B Capital Group, launched last year by Facebook Inc. co-founder Eduardo Saverin and Raj Ganguly, a veteran of private-equity firm Bain Capital LLC, has raised more than $143.6 million in the first close for its first fund.
The company reported the fund raising in a regulatory filing, according to the Wall Street Journal.
The firm plans to invest in innovative tech firms around the world. It has offices in Manhattan Beach and San Francisco in California, and Singapore.
The fundraising comes at a time when venture capital firms have become more cautious about funding in Asia after record levels in 2015. Since then the Chinese economy has slowed further, and the global economy remains weak.
B Capital Group has already invested in its first two portfolio firms — Singapore-based Ninja Van, a startup provider of e-commerce logistics services and US-based Evidation Health Inc., a digital health and analytics firm — from the new fund, the report said.
In a LinkedIn post, Saverin and Ganguly said that India and Southeast Asia will register high rates of growth in the near future, due to their large populations and increasing demand for better services.
According to the IMF, India’s GDP is about $2.1 trillion, with a 1.3 billion population. The GDP of the entire Southeast Asia region is $2.4 trillion, with a population of 628 million.
“To put things in perspective, the U.S. population is roughly 320 million people but has an enormous $18 trillion economy. Still, both India and Southeast Asia represent vast market potential. India is projected to grow at 5.9 per cent between 2014 – 2018 and Southeast Asia at 5.4 per cent. That is double the average U.S. growth rate of 2.5 per cent,” they said in the post.
“Yet, many investors traditionally bet on the U.S. market. In 2015, the U.S. alone saw a total of $58.8 billion in venture investments. Contrast that number with Asia, which has a population 10 times the size of the U.S., but only saw $55.3 billion in venture investments in 2015.”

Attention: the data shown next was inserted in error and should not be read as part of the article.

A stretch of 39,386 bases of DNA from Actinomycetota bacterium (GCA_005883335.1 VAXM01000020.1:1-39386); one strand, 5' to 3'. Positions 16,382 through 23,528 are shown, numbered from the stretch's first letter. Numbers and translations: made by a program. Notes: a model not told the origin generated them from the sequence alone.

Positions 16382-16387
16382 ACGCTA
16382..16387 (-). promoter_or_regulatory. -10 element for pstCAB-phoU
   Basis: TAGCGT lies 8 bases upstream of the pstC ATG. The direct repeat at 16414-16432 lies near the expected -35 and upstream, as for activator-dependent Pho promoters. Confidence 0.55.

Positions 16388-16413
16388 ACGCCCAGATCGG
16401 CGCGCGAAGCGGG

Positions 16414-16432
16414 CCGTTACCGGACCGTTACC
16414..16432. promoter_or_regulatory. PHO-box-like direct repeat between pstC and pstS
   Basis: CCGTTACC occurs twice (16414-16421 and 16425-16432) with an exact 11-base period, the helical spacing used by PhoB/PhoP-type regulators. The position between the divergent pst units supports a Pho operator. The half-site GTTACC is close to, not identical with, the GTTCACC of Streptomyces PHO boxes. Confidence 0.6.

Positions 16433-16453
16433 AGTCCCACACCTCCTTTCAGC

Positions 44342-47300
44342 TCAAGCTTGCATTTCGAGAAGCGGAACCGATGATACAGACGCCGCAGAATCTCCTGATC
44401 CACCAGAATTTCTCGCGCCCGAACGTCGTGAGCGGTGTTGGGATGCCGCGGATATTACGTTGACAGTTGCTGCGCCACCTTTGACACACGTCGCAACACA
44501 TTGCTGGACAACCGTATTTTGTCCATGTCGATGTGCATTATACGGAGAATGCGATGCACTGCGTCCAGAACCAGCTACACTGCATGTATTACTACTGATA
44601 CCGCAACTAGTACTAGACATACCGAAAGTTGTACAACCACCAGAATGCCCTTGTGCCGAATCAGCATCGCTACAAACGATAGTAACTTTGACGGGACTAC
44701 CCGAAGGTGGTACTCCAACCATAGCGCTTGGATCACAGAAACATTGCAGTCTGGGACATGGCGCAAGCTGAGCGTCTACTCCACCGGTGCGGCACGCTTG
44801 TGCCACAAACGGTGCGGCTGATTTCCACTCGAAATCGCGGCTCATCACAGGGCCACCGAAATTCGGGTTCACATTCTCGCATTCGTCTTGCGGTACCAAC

Last year, China received the majority of VC funding in Asia, totaling $41.8 billion. India came second with $8 billion, while Southeast Asia got only $1.6 billion.
Saverin and Ganguly said they want to help entrepreneurs in Silicon Valley and Asia learn lessons from their experiences.
“We believe there are many invaluable lessons and experience that can be shared from both sides. For instance, a startup based in the valley might have insights that can help companies in emerging markets leapfrog the technology ladder. At the same time, entrepreneurs from developed markets can learn a thing or two on the complexity of cracking on-demand hyper local challenges from their counterparts in say, India.”
They also said that they want to address the funding gap at post-Series A stages. In Southeast Asia, about 90 per cent of VC funding was made at the seed and early stage levels, compared with 57 per cent in the US.
“We observe companies with fewer options and a potential gap in growth stage funding, especially Series B and C, which are crucial in taking a company from proving product-market fit to achieving scale successfully,” they said in the post.
“From an aggregate funding perspective, it’s clear to us that the funding gap has existed for a while. Funding pace improved around 2005/06 in India when there was a sharp increase in new VC funds and private investments almost tripled. For Southeast Asia, the inflection point came in 2013, when technology investments jumped from about $200 million in 2012 to $800 million in 2013. While such recent growth has been encouraging for both India and Southeast Asia, current levels of funding still pale in comparison to the U.S. and China,” Saverin and Ganguly said in the post.
The World Bank has said that India is likely to the world’s fastest growing economy until at least 2018. Several Southeast Asian countries such as Indonesia, Vietnam and Malaysia are also likely to grow at a faster pace than most other world countries.
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